I was saddened to read this recent tweet from Maria Alexander O’Neill:
Over my thirty year career in schools I had 21 interviews and was successfully appointed to seven different posts. I usually did ask for feedback if I were unsuccessful. Sometimes it wasn’t provided (and I was told on more than one occasion that the school had a ‘policy of never giving feedback’). Sometimes it was less than helpful. I remember being told after one Head of Department interview that I had sat forward in my chair “which gave an impression of nervousness”. At the next interview I sat back in the chair, and – you can see this coming, can’t you? – in the feedback was told that my “relaxed position made me look less engaged and interested”.
But occasionally the feedback was helpful, constructive and motivating. One of the problems when you are unsuccessful is that you can begin to doubt your capacity to do the job. In fact, not being appointed doesn’t mean you can’t do the job. It doesn’t even mean you can’t do the job well. It simply means that the selection panel decided that someone else was a better fit for what the role/school needed at that time. And they may well have been right! But interviewing is an inexact science and you have to build your resilience and your capacity to bounce back and try again.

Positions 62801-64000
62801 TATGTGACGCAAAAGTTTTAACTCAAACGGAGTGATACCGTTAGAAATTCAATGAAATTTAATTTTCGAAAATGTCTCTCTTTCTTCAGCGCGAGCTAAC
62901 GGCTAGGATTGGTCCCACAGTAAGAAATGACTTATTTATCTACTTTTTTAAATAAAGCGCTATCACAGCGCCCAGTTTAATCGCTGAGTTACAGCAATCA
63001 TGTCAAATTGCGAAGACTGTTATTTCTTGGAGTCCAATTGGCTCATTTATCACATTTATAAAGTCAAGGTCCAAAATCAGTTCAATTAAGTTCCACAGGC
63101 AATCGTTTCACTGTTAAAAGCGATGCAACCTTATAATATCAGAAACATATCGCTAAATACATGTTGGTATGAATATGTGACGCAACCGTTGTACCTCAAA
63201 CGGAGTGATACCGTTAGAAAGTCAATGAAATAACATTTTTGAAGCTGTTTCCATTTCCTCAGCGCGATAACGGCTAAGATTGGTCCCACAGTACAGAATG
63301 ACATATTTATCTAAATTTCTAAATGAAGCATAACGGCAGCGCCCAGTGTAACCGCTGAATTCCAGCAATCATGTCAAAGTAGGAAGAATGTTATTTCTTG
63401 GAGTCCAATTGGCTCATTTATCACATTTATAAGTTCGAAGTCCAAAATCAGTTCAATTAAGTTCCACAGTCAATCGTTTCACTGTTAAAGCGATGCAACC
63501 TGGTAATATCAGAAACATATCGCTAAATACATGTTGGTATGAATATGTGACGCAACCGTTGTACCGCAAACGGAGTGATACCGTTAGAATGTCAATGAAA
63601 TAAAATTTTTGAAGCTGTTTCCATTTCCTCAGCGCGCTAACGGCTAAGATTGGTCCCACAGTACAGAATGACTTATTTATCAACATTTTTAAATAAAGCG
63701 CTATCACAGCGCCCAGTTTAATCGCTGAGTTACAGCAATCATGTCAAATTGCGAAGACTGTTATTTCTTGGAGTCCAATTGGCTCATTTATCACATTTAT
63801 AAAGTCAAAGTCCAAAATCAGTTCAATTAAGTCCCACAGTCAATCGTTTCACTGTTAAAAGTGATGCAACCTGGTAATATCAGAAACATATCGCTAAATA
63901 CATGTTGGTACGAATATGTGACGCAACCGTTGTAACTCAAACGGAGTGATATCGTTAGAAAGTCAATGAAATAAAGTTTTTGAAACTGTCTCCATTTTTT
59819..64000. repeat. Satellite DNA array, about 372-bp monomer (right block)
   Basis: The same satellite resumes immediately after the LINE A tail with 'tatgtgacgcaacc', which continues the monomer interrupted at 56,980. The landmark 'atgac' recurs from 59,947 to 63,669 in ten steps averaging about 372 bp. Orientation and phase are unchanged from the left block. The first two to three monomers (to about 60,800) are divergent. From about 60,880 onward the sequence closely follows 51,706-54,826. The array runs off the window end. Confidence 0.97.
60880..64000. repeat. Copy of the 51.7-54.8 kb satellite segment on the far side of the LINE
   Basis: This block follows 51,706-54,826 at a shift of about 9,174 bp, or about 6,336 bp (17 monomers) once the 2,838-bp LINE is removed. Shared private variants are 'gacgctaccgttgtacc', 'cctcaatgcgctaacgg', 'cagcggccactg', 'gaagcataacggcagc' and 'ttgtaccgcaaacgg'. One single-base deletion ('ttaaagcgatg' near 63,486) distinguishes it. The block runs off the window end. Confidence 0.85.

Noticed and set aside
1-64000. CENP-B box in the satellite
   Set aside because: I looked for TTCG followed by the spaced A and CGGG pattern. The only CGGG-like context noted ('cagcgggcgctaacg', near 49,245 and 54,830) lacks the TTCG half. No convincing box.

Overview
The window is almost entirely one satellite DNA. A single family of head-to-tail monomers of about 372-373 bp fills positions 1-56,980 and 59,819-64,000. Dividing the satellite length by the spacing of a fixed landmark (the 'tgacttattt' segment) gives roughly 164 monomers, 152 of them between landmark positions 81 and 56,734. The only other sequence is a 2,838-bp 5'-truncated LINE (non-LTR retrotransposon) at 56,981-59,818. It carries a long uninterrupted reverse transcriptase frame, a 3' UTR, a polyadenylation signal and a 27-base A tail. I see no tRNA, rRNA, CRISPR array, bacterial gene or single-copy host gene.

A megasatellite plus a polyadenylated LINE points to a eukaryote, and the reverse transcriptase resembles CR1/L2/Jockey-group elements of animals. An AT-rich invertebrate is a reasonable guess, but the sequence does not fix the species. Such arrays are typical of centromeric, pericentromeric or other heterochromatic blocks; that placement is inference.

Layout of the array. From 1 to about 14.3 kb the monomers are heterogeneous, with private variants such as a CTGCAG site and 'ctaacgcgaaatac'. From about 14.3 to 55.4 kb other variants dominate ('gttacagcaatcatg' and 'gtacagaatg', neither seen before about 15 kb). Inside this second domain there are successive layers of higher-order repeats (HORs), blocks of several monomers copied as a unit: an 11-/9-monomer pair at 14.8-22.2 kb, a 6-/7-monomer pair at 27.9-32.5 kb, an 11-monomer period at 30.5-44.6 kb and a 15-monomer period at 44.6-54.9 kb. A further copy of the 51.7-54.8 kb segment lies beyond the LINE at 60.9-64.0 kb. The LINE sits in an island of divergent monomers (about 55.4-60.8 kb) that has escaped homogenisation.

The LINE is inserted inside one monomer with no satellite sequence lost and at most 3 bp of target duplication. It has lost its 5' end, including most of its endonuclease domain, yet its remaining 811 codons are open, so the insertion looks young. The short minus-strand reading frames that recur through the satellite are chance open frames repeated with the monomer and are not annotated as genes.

The most useful example of feedback I ever received was after my sixth unsuccessful application for a Head of English role. I was drained and starting to feel the situation might be hopeless. But I sat down with the newly appointed English Adviser in the Local Authority (Marie Stacey – I will always remember her and be grateful to her) and she offered me forthright critical commentary on both my written application and interview performance. She didn’t pull any punches. But when she had finished and I said, “I’m starting to think I don’t have what it takes to do this job..” she said, sharply, “Of course you have!” And she was right. I was successful in the next interview, went on to be Head of English for four years and, although I made mistakes and learnt along the way, I know I was an effective Head of Department.
Over the second half of my career I frequently sat on the other side of the table and interviewed teaching and support staff, and leaders at all levels. When I was a head I determined to learn from my own frustrating experiences as a candidate, and ensured we worked hard to try to get the process right. I remember saying to my colleagues that I could see every unsuccessful candidate was potentially an ambassador for our school. Even if they were disappointed not to be selected, we wanted them to be saying, beyond the school gates, something along the lines of: “That’s a great school and I’m sorry I won’t have the chance to work there. But this was a positive, productive experience. I was well-treated, the process was well-organised, thoughtful and considerate. We were treated with respect and care, and I was offered useful feedback which means I learnt something which should help me in the future.”